Elizabeth of York: The Last White Rose by Alison Weir: Another unmissable blockbuster – book review –
But with her powerful father prematurely dead, her heir and ‘spare’ princely brothers believed murdered in the Tower, and her usurper uncle King Richard III on the throne, the teenager’s dreams of one day becoming an influential queen rapidly turn to dust.
Following hot on the heels of her outstandingly successful and groundbreaking Six Tudor Queens sequence of novels, author and historian Alison Weir returns with the tumultuous story of Elizabeth York, the first Tudor queen and first leading lady of a thrilling new Tudor Rose trilogy.
Using her vast historical knowledge, in-depth research, a tantalising slice of artistic licence, and her spellbinding storytelling talents, Weir brings us an enthralling account of the beautiful and cultivated Elizabeth whose marriage to founder of the Tudor dynasty, Henry VII, ended the bitter Wars of the Roses.
Elizabeth’s bloodline lives on in every English monarch since 1509, every Scottish monarch since 1513 and every British monarch since 1603, including the current Queen, but her life was notoriously tragic and turbulent.
Born in 1466, she was raised as a loved and pampered princess but, relegated to an illegitimate fugitive by the future Richard III after her father’s death, Elizabeth’s life was changed forever by the murder of her two brothers, an act which should have left her as the rightful Queen of England.
So who was this legendary and much-loved princess of York who became mother of the larger-than-life King Henry VIII, and how did she manage to manoeuvre so successfully and so gracefully in the brutal and perilous male politics of 15th century England?
Filling in the ‘tantalising gaps in her story’ and fulfilling a long-held wish to write a novel about Elizabeth, Weir paints a convincing and enlightening portrait of not just her life and times but the passionate and proactive woman behind the myth, the queen respected by her husband, adored by her son, and revered by the nation.
‘It is against Nature for a woman to rule, so you cannot succeed your father as queen,’ a four-year-old Elizabeth is informed by her mother in 1470 and even at that tender age, she feels cheated. After all, she is the eldest child of the handsome and powerful Yorkist King Edward IV.
Flame-haired, beautiful, and sweet-natured, the precocious Elizabeth feels safe and secure in her family but her happy childhood is punctured by a frightening episode when the warring Lancastrians try to restore the deposed Henry VI to the throne, and she, her mother and her siblings are forced to flee to sanctuary in Westminster Abbey.
Growing up with the dream of forging a prestigious marriage and having a crown to call her own, Elizabeth’s life is suddenly disrupted once again and her destiny rewritten when her beloved father dies in the prime of life and her family’s enemies close in.
Once again, Elizabeth and her royal siblings are forced into sanctuary at the Abbey while her uncle, Richard, Duke of Gloucester, who hates her mother’s power-grabbing Wydeville family, takes advantage of King Edward’s death to grab the throne and imprison Elizabeth’s two younger brothers, Princes Edward and Richard, the rightful royal heirs.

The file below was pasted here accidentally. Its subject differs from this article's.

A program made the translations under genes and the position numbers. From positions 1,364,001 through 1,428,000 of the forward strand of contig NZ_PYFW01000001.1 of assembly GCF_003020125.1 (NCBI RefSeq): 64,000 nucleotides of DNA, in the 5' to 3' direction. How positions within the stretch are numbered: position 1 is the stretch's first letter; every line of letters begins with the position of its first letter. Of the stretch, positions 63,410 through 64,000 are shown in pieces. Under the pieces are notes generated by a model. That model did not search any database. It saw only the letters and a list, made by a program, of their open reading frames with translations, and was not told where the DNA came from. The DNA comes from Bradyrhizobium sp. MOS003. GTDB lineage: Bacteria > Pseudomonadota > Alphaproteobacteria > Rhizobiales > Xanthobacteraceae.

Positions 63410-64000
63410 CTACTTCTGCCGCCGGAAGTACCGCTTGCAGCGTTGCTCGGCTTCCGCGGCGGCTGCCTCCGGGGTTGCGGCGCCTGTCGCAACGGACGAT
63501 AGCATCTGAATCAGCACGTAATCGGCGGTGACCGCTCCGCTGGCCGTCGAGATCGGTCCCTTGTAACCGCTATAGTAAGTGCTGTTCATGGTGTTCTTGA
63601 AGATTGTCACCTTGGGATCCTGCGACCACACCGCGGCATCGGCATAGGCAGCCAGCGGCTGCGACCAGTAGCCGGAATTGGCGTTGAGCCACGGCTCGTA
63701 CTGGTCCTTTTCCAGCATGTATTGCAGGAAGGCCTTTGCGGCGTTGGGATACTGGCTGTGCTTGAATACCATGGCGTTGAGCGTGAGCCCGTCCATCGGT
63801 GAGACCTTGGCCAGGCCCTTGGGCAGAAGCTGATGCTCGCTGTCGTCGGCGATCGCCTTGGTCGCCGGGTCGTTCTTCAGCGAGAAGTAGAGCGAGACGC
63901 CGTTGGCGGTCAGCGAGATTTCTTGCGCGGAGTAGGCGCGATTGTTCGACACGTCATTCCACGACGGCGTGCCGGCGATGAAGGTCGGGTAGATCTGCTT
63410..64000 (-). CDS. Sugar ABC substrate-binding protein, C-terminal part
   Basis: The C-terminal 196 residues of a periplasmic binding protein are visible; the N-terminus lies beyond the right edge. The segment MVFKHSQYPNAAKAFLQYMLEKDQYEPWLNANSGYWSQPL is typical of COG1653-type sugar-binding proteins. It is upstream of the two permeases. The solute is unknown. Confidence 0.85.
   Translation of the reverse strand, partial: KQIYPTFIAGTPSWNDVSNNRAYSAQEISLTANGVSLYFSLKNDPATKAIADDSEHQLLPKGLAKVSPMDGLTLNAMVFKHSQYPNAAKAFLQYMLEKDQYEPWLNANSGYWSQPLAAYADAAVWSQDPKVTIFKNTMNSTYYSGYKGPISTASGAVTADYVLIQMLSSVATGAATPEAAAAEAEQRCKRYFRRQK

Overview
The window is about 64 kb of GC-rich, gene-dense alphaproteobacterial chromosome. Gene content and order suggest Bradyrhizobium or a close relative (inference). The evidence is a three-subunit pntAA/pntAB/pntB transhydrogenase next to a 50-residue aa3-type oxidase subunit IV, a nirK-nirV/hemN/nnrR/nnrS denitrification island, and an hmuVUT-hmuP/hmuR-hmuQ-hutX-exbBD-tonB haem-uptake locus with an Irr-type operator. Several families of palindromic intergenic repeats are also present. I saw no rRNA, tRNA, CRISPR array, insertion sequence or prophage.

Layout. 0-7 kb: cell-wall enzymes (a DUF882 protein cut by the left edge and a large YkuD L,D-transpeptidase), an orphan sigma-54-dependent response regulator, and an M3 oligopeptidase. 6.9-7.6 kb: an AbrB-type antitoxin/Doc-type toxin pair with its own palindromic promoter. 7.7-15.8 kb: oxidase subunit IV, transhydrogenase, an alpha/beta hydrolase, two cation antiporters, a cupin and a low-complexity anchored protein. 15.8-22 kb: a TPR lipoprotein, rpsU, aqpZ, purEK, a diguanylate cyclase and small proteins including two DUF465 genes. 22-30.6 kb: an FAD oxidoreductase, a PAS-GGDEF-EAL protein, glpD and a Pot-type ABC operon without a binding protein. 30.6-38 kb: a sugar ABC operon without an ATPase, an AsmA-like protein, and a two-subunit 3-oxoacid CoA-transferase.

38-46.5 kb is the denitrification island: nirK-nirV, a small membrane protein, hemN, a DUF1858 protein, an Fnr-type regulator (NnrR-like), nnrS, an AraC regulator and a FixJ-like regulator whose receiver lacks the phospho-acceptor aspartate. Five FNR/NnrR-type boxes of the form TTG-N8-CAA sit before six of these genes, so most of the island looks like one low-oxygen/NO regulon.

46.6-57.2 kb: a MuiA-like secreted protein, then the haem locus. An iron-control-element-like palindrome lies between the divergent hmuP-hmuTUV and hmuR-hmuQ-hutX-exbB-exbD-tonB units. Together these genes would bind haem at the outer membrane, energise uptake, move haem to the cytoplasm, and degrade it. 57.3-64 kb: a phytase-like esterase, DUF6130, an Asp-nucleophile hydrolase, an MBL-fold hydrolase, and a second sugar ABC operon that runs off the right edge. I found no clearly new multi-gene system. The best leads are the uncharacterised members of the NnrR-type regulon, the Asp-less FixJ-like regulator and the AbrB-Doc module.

The boys are never seen again and Elizabeth’s world turns upside down. Richard, whose wife has recently died, is now intent on marrying his niece Elizabeth to further legitimise his claim, but from France comes exiled Lancastrian rival Henry Tudor, the upstart son of Margaret Beaufort who has her own claim to the throne.
Henry and Richard finally meet at the now legendary Battle of Bosworth Field in Leicestershire and in recognition of his victory, Henry becomes king and asks Elizabeth to be his wife, uniting the warring houses of Lancaster and York and making her the first queen of the Tudor line.
With a new golden age at hand, Elizabeth must choose her allies wisely… and fight for her own right to rule England.
Weir’s insightful and ambitious novel plucks the fascinating and resilient Elizabeth from the dusty, male-orientated pages of history books and gives her a ‘real’ and extraordinarily authentic persona, allowing readers a more human perspective on the realities of her precarious situation in the mire of mercurial, medieval royal politics.
Despite their arranged and politically expedient marriage, Henry and Elizabeth’s union unfolds here as a happy and loving relationship with Henry trusting in the ability of his wife – who was brought up amidst the trappings of a royal court – to exert a tangible and beneficial influence on his own court.
Elizabeth of York: The Last White Rose is a brilliantly seductive and deeply moving portrait of the intelligent, strong, proud and fiercely loyal Elizabeth. Exploring the trauma and distress of the notorious disappearance of Elizabeth’s brothers, and the weight of expectation on her young shoulders when she became Henry’s queen, Weir’s story brings new worth, wisdom and personal insight to her remarkable life.
Offering an intriguing and credible explanation for the mystery of the princes’ fate, and blending her extensive knowledge of English history with a remarkable ability to breathe exciting life into royal history’s most famous players, Weir’s fresh and absorbing new Tudor series promises to be another unmissable blockbuster.
(Headline Review, hardback, £20)